In Italy, visitors are are classed as 'Tourists', if their stay is less than three months, or 'Residents', if their stay is longer than three months.
Following recent EU directives concerning the free movement and residence rights of EU nationals and their families, 'Permesso di Soggiorno' and 'Residency' documents are no longer required for EU nationals wishing to stay in Italy.
EU nationals are entitled to stay in Italy for up to three months as long as they are in possession of a valid, photo-identity, travel document such as a passport.
A visa is not required but they need to report their presence to the local Police station (Questura) and fill out a form for which they will receive a stamped receipt. This receipt should be kept to show to police if requested.
EU nationals who wish to remain in Italy for longer than three months are required to register with their local Anagrafe office, usually found in the Comune building. To do so, they need to provide the following documents:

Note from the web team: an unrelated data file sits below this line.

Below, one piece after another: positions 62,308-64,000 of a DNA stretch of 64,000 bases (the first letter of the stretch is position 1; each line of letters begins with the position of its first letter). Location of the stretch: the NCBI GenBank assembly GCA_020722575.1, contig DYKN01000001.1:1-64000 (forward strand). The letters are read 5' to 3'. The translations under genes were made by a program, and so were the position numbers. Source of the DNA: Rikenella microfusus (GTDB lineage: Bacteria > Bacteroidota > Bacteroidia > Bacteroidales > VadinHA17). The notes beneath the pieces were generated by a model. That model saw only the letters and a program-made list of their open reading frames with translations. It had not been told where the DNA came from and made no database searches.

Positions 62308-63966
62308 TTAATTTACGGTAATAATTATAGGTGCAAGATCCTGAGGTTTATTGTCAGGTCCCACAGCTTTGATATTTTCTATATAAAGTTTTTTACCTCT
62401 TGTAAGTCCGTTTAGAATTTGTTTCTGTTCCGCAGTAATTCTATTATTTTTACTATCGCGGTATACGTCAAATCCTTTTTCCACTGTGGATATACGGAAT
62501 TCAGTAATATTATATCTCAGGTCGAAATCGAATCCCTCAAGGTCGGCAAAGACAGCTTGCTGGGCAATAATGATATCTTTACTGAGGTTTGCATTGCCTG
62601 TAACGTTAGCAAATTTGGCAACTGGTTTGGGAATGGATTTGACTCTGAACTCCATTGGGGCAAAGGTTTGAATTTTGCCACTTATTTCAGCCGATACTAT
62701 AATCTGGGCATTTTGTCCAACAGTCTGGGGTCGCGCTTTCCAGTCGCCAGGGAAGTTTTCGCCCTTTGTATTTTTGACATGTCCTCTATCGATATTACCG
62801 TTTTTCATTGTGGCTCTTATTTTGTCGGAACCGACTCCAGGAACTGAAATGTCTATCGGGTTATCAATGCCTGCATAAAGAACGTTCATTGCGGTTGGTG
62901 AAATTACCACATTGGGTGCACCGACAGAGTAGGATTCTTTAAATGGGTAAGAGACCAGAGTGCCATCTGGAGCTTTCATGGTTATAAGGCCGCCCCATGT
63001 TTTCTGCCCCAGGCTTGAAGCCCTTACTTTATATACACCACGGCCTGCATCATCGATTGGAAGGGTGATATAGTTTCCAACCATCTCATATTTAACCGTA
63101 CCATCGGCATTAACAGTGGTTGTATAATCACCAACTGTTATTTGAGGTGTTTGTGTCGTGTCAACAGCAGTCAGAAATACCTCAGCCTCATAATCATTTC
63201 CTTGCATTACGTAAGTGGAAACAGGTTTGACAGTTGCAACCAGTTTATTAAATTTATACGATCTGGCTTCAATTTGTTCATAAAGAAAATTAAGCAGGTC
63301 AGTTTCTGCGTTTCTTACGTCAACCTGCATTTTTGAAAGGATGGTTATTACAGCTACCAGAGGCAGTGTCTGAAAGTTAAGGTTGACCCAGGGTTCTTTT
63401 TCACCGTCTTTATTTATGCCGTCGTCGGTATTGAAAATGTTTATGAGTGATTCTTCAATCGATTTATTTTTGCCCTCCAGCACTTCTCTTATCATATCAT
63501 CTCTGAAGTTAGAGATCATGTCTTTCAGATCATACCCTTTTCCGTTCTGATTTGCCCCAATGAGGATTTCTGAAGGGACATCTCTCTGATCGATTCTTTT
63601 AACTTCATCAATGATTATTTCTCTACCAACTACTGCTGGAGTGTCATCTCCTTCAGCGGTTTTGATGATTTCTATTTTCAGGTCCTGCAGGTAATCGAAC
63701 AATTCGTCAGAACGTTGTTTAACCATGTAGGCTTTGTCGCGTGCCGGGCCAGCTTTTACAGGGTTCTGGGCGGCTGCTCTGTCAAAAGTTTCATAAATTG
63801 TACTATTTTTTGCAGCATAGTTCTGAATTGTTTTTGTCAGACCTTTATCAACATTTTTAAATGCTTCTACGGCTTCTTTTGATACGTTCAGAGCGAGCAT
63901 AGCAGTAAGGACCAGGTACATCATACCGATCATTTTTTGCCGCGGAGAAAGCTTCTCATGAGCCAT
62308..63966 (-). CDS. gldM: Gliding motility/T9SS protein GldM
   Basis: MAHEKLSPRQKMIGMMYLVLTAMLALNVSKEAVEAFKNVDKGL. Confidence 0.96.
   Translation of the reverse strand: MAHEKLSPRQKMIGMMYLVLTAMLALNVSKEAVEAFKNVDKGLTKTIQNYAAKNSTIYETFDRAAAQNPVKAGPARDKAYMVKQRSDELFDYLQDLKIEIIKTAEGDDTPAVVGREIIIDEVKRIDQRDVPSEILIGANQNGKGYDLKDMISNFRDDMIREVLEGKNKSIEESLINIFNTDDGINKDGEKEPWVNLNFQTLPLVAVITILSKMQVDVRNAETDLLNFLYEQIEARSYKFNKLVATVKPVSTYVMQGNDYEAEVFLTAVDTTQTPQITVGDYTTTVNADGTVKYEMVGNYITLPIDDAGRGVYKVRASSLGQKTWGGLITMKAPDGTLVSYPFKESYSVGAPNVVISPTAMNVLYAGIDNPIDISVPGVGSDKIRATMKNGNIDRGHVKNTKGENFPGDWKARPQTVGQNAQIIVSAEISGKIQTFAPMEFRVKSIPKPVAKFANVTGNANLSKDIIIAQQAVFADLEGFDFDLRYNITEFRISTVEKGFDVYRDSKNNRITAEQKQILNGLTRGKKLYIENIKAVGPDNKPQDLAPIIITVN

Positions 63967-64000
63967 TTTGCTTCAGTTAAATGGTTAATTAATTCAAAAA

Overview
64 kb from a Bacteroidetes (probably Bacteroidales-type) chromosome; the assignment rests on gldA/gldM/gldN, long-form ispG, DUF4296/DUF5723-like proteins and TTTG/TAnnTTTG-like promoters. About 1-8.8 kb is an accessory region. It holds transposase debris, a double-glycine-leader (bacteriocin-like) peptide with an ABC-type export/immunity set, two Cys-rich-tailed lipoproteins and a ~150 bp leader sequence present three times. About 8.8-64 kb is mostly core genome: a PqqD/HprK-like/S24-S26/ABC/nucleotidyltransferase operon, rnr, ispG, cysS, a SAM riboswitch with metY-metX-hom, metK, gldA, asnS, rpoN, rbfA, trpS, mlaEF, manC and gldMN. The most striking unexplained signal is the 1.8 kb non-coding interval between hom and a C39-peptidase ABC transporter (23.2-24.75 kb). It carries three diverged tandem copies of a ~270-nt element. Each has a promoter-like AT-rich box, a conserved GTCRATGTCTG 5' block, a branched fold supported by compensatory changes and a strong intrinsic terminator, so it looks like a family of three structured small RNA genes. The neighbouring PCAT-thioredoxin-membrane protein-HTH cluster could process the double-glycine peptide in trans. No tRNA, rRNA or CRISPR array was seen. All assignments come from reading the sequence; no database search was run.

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plus a family member
If someone has lived legally in an EU country for a period of five years continuously - as an employee posted abroad, a pensioner or self-employed person - they automatically acquire the right of permanent residence in that country.
After three months in Italy, EU nationals are required to register with the Italian Health Service if:
Non-EU nationals from a number of countries including the USA, Canada, Australia and New Zealand do not require a visa for visits up to a maximum of 90 days for tourist purposes. See full list here
However, they are required to register with a local Police station (Questura) in the province in which they are staying within eight days of arrival and apply for a Permit to Stay (Permesso di Soggiorno). Applicants are required to be fingerprinted.
A stay of longer than three months requires a 'Non-Tourist' visa. This needs to be applied for in the country of origin. Once in Italy, the same visit to the Questura is required in order to apply for a 'Permesso di Soggiorno' for the extended stay. There are several reasons for which this would be granted:
The permit is renewable and non-EU nationals who wish to live in Italy permanently need to renew the permit for five years until permanent residency can be applied for.
All non-EU residents need to have private health insurance until they are eligible for a 'Permanent Residence Certificate'.